The present SYW game is likely to be spread over a few nights of gaming, so this is by way of a 'pot pourri' post of snippets from recent wargames related activity.

Last month we spent a long weekend in London and visited the Royal Hospital at Chelsea. In the pensioners'dining room has replicas of flags captured during the AWI and French and Revolutionary Wars. Here are a couple of examples.

In the museum there are displays of medals and the history of the regiments of invalids and examples of the certificates proving the right to a pension. You will also find one of the eagles captured from the 82nd regiment of the line in 1809 when it capitulated to British forces in Martinique.

I attended the Stoke Challenge show and bought some fences from Ironclad Games. Earlier this year I bought some of their emplacements which are useful for the large scale Shako games. The fences also painted up quite well

Here they are framing some recently painted artillery bases for my British SYW army.

The Heritage Open Days give plenty of opportunities to visit places you wouldn't normally visit. An added attraction at a local event was a ECW camp organised by the Sealed Knot. Memebers of Lilburne's regiment demonstrated drill to good effect. Certainly the amount of smoke generated by a salvo of 20 muskets made you wonder about the visibility on Civil War battlefields, or any battlefield in the 'black powder' era.

Wednesday, 21 September 2011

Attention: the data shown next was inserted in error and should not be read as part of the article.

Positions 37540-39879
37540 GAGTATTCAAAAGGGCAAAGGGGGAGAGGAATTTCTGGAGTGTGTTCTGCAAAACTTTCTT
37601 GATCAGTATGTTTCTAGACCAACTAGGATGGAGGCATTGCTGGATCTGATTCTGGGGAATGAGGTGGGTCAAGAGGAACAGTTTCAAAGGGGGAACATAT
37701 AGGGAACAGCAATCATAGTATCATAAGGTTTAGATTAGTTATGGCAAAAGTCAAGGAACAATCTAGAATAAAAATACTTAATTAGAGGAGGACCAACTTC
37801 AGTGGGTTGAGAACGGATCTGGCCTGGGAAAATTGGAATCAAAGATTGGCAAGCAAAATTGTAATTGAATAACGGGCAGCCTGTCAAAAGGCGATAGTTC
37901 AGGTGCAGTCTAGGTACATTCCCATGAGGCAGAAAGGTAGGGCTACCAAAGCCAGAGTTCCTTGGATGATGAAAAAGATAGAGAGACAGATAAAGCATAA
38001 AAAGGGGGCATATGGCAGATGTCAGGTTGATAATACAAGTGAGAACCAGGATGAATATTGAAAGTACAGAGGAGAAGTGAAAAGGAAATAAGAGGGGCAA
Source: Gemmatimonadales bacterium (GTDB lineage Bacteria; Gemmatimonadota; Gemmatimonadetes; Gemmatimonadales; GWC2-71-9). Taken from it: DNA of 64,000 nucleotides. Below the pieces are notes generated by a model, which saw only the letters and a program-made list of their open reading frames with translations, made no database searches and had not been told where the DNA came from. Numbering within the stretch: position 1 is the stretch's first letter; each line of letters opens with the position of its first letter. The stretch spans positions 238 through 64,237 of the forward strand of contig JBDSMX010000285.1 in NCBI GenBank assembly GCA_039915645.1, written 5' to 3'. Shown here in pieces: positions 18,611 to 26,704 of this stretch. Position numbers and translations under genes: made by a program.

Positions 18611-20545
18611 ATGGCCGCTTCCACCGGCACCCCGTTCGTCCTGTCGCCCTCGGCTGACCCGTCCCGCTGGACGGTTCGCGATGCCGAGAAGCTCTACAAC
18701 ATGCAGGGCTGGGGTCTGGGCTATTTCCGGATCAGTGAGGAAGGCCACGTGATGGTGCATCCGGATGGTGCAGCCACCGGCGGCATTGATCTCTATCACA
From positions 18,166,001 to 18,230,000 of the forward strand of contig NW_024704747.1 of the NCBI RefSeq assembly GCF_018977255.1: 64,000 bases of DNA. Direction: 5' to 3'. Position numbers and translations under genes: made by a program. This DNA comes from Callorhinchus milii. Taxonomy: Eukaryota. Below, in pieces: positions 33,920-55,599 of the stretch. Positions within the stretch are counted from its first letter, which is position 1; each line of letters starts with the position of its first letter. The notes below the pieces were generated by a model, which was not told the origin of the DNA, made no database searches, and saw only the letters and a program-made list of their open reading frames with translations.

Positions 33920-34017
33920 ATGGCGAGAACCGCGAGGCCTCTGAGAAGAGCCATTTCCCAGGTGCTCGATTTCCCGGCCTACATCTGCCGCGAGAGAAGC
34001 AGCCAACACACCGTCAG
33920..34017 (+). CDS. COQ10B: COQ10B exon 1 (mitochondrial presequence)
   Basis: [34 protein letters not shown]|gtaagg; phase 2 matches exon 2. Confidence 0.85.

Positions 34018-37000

This was the last battle of the Seven Years War in the western European theatre A Prussian force under the command of Prince Henry was attacking a Reichsarmee commanded by Prince Stolberg. The Reichsarmee had the support of an Austrian corps under the command of Hadik. Whilst the Reichsarmme held a series of heights in front of Freiburg, the Austrians were in an entrenched camp on the southern flank.

Historically Prince Henry had decided to screen the Austrian positions with a small force, hoping for their inactivity and attack the weaker northern flank with the bulk of his forces. Taking command of the Prussians I, in my wisdom, decided to attack all along the line, hoping to break through in a couple of places and reach the town of Freiburg.

The Prussian cavalry moved forward to force the opposing cavalry to retire and thus clear the way for the infantry to advance. This was accomplished with some ease, but it brought the Prussians within range of the enemy artillery and cuirassier regiment Buddenbrock suffered several casualties. On the Prussian left the cavalry advanced against the Imperial infantry. Their flank covered by hussars a regiment of cuirassier moved onto the heights thorugh a gap in the entrenchments. However, their progress was halted by a square of grenadiers who presented an unwavering wall of bayonets.

Cavalry cannot afford to be static in the centre of an enemy position and they had to fall back. Prince Stolberg had not been idle, he had moved all the cavalry reserve to his right to bolster the defence. This mass of heavy cavalry was a threat to the Prussian dragoons and hussars on this flank. Trying to use the terrain to offset the difference in numbers the Prussian cavalry charged their opponents. A fierce melee ensued but gradually the greater weight of the Austrian cavalry told and the dragoons and hussars routed, exposing the left flank of the cuirassiers on the heights. Indeed the right flank of the cuirassiers was also ,now threatened, Saxon cavalry had moved from the centre to support the Reichsarmee infantry. Fortunately, the supporting Prussian fusilier brigade had now arrived and their volleys removed this threat